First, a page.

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Finder study reports that kids are receiving a collective $85 billion a year in pocket money

The average allowance for doing chores is $35 a week.

Getting paid for doing your chores is a great way for kids to learn the value of money. And more and more parents say they are giving their kids an allowance, with 68% of parents saying they pay their child an allowance, according to the latest finding from the Finder Consumer Confidence Index.

Parents who give their kids an allowance pay an average of $35 a week for helping out around the house, which comes to about $1,830 annually. That means the 68% of parents paying allowances, roughly 46 million parents, give their kids about $85 billion a year in pocket money.

The amount parents are giving their kids is also down a little. Back in Q2 2023, the average amount parents said they were giving their kids was $42. Flash forward to Q1 2023 and that figure sits at $35.

While you might assume that only children would get more than kids with siblings, parents with two kids actually give the most on average at $42 per child.

When asked who’s responsible for paying their kid’s allowance, the majority say the responsibility falls on them (71%), 17% say they share the responsibility and 11% say it’s on their partner.

Men pay their kids more on average for doing their chores

Roughly 78% of men say they give their kids an allowance, compared to 62% of women.

However, dads ($41) only give slightly more pocket money than moms ($31) a week.

Men are more likely to say they are responsible for paying their kid’s allowance (80%) compared to women (65%).

Gen Z paying the most for chores

Almost three-quarters (71%) of millennial parents say they’re giving their kid an allowance, slightly higher than boomers (70%) and Gen Z (69%).

Gen Z give their kids the most pocket money at $37, compared to boomers at $14.

Kids in the Northeast earn the most money for doing their chores

Those in the Northeast are the most likely to pay their kids an allowance at 73%, compared to just 65% in the Midwest.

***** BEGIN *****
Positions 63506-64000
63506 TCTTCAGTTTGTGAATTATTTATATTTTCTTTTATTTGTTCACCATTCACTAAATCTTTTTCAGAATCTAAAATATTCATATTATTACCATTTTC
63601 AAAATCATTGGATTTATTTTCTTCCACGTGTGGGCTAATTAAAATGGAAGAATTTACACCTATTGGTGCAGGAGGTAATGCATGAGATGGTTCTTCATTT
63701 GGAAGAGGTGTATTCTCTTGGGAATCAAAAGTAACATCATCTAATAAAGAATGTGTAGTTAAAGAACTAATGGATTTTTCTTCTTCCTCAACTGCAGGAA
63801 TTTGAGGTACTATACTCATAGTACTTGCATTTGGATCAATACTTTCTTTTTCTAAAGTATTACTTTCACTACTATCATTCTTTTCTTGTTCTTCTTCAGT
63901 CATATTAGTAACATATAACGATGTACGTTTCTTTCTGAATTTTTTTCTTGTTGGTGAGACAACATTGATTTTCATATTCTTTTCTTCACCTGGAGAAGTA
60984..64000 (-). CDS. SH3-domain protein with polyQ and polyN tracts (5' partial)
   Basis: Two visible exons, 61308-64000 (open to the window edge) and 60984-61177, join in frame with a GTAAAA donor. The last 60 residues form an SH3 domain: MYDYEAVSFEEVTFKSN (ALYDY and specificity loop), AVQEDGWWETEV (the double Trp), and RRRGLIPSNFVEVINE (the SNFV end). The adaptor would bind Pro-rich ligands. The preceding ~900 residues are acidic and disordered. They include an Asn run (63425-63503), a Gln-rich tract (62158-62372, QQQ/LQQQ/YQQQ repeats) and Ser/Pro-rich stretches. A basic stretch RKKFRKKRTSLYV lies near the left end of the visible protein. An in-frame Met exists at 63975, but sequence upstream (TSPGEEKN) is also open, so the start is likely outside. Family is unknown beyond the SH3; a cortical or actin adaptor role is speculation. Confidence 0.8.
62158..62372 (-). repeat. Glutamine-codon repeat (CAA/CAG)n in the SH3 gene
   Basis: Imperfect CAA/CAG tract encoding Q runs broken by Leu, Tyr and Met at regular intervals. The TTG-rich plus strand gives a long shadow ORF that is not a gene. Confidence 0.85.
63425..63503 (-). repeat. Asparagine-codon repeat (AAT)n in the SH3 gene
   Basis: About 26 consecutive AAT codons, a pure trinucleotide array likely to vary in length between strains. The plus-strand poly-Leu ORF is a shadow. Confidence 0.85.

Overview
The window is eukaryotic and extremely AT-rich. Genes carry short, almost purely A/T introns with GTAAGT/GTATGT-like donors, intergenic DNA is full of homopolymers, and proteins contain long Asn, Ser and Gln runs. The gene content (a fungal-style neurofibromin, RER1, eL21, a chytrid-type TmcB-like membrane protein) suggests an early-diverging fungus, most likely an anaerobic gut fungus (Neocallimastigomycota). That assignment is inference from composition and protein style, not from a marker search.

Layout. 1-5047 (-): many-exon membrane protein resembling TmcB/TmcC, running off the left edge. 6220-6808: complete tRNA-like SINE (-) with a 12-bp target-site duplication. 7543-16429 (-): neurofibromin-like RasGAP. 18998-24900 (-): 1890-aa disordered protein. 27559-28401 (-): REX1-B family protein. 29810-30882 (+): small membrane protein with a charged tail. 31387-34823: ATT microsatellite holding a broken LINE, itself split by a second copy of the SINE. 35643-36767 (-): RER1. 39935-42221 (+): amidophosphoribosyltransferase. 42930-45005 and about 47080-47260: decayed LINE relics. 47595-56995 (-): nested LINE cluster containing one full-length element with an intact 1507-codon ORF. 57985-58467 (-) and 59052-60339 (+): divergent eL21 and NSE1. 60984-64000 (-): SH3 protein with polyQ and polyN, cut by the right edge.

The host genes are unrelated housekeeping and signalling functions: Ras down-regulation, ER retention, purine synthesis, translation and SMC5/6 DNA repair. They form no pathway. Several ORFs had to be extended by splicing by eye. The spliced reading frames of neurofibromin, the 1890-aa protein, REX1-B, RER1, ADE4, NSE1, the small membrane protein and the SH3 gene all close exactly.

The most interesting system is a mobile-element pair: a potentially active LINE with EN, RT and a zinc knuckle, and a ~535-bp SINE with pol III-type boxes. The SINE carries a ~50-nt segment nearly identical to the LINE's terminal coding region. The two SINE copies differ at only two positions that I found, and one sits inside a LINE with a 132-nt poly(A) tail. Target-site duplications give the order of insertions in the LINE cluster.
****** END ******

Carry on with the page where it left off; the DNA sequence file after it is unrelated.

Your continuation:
Parents in the West say they give their children $43 a week for doing their chores, compared to $29 for kids squirreling away their savings in the South.

Most parents have upped how much they give their kids

It looks like not even pocket money is able to escape inflation, with 50% of parents saying they are giving their child more allowance than 12 months ago. About 1 in 7 (14%) say they are paying their kids less than a year ago and a touch over a third (37%) are paying the same.

For those parents who are paying their kids more, the majority of parents (76%) say they increased their kid’s allowance with age, while 12% say inflation was a factor.

More men increasing their kids’ allowance

Roughly 53% of men say they’re paying their kids more now than a year ago, compared to 47% of women who say the same.

Younger generations increasing allowance for their kids

About half of gen X (48%), millennials (51%) and Gen Z parents (52%) say they’re giving their kids a larger allowance than 12 months ago, compared to 14% of boomer parents.

The Northeast home to the most parents upping their kids allowance

Roughly two-thirds (63%) of those in the Northeast are paying their kids more today than they were 12 months ago.

What are kids doing with their money?

For kids receiving an allowance, the the largest segment (42%) say they put the money into a savings account, while a third spend it on clothes or entertainment (35%).

Where are kids putting their money?

For those kids holding onto their allowance, a standard savings account is the most common place to store it at 66%, with 31% saying their child has a checking account.

How are your kids banked?

A little over two-fifths (41%) of parents say their child has a bank account linked to theirs, while 31% of kids have their own account.

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